Carolina Monsalve/ World Bank:
@Mulawa Hassan. Pollution takes an unacceptable toll on health and human capital, as well as associated GDP losses. The World Bank is supporting pollution management which offers no-regrets options that can alleviate poverty, boost shared prosperity, and address the vital demands of millions of people for healthier and more productive lives and can also make substantial contributions to climate change mitigation through actions such as reduction of black carbon and methane emissions, which contribute to both air pollution and climate change. For more info on what the World Bank is doing to support client countries address pollution, go to:

Elisjana Hitaj:
What should you do for secure food

stop deforestation:
Can we do this?Let's create financial fund for forest resources: stop deforestation. Countries with large forest stocks would then have financial compensation and an incentive to protect and increase forests.

Carolina Monsalve/ World Bank:
@Elisjana Hitaj. As part of a comprehensive, global response to the ongoing food security crisis, the World Bank Group is making up to $30 billion available over a period of 15 months in areas such as agriculture, nutrition, social protection, water and irrigation. This financing will include efforts to encourage food and fertilizer production, enhance food systems, facilitate greater trade, and support vulnerable households and producers. To learn more go to:

Ojok Richard:
Water is becoming scarcer in more regions. Droughts can stir destructive sand and dust storms that can move millions of tons of sand across region. Semi deserts are expanding, reducing land for growing food. Many people now face the threat of not having enough water on a regular basis. What advise can you give Ugandans and the government on this problem.

Carolina Monsalve/ World Bank:
@Ojok Richard. Climate and disaster risks, including drought and desertification, threaten economic growth and development gains globally. In response to these challenges, the World Bank and partners have set up programs to strategically tackle drought, desertification, and impending climate risks. Climate-smart agriculture is an alternative approach to managing land sustainably whilst increasing agricultural productivity. It includes land management options that sequester carbon and enhance resilience to climate change. Proven climate-smart practices such as agroforestry, integrated soil fertility management, conservation agriculture, and improved irrigation can ensure that land is used optimally, restored and managed in a manner that maximizes ecological, economic and social benefits.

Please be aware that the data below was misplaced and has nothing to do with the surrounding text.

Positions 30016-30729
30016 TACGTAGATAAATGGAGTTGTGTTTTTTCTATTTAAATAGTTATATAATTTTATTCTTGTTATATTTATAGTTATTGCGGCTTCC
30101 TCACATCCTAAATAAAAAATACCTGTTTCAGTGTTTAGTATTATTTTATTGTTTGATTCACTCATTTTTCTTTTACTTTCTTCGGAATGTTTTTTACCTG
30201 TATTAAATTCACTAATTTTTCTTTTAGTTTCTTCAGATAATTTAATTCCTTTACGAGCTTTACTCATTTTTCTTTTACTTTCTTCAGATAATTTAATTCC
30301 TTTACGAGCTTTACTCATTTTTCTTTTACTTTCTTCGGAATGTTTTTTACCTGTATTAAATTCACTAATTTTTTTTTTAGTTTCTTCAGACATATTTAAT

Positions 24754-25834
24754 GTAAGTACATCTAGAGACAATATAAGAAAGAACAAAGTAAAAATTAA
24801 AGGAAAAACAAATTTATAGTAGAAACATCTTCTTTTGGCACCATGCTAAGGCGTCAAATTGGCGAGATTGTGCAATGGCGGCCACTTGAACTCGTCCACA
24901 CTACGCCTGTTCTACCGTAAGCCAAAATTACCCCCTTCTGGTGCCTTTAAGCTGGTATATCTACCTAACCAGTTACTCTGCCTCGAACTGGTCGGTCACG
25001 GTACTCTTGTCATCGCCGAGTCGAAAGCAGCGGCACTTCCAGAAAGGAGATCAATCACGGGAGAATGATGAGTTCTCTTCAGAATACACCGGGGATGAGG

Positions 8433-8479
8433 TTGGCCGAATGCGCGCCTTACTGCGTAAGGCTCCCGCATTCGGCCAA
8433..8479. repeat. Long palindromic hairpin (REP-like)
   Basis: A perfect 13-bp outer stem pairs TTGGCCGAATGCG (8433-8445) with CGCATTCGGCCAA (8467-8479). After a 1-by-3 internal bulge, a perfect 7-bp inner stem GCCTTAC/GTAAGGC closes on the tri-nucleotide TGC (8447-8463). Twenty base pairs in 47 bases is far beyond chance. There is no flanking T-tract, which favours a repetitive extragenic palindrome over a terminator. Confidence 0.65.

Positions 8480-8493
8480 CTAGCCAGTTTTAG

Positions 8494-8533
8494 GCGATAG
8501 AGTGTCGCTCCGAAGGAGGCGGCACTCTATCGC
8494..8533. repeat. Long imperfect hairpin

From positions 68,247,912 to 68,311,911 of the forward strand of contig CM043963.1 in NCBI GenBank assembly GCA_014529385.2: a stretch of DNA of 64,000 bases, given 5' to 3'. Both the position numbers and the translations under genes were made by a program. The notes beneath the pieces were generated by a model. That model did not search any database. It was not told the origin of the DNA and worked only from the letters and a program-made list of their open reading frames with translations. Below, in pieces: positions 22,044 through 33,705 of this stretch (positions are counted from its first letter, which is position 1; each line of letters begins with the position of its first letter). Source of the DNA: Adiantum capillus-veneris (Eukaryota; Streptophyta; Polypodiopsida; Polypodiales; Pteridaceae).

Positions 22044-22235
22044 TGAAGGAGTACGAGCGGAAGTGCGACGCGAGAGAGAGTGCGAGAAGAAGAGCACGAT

Jake Schmidt:
Will the WBG commit to increase its climate finance share to 50% by 2025?

Carolina Monsalve/ World Bank:
@jschmidt. The World Bank Group set an ambitious 35% target for its climate finance over FY21-FY25, as a key element of its Climate Change Action Plan. Many areas of intervention, such as health and education, generate little in the way of climate finance but are critical for our clients' development goals and to reduce extreme poverty. We believe our target is ambitious and is supportive of climate and development. We have increased efforts to better track the impact of our climate interventions and at a strategic level to ensure that we invest in the highest impact interventions, the latter through our new Country Climate and Development Reports (CCDRs). To learn more about CCDRs, go to:

Linda Nokuri Ebai:
How do we share the climate change Urgency with the government's in the developing world to get them to prioritize this. 

Carolina Monsalve/ World Bank:
@Linda Nokuri Ebai. A critical aspect of the Bank Group’s Climate Change Action Plan is to integrate climate and development, as we need to support our client countries identify and implement climate actions that also further their development goals, such as growth and reducing poverty. Our new diagnostic the Country Climate and Development Reports (CCDRs) are designed specifically to identify and analyze the disconnects between climate and development policies, identifying the highest-impact actions to reduce GHG emissions and build resilience that also deliver on broader development objectives. To learn more go to:

Do you have any plans to consider the climate change in Fiji especially the very remote islands such as Druadrua Islands. Their islands has been tremendously affected in the last TC and sand erosion has been affected the community. Need seawall

Carolina Monsalve/ World Bank:
@CAKAU. Pacific Island countries are some of the most vulnerable in the world to the effects of climate change and disasters and Fiji is no exception. The compounding impacts of the COVID-19 pandemic and ongoing climate and disaster shocks on Pacific Island countries will continue to pose major challenges for the region into 2022 and beyond. With climate impacts intensifying every dollar spent now on adaptation will spare us from far higher costs in the years to come. The World Bank is supporting Fiji’s ongoing recovery from the immense shocks of the COVID-19 pandemic that exacerbated the impacts of recent natural disasters. For a concrete example of support on the ground go to:

Brighton Shoniwa: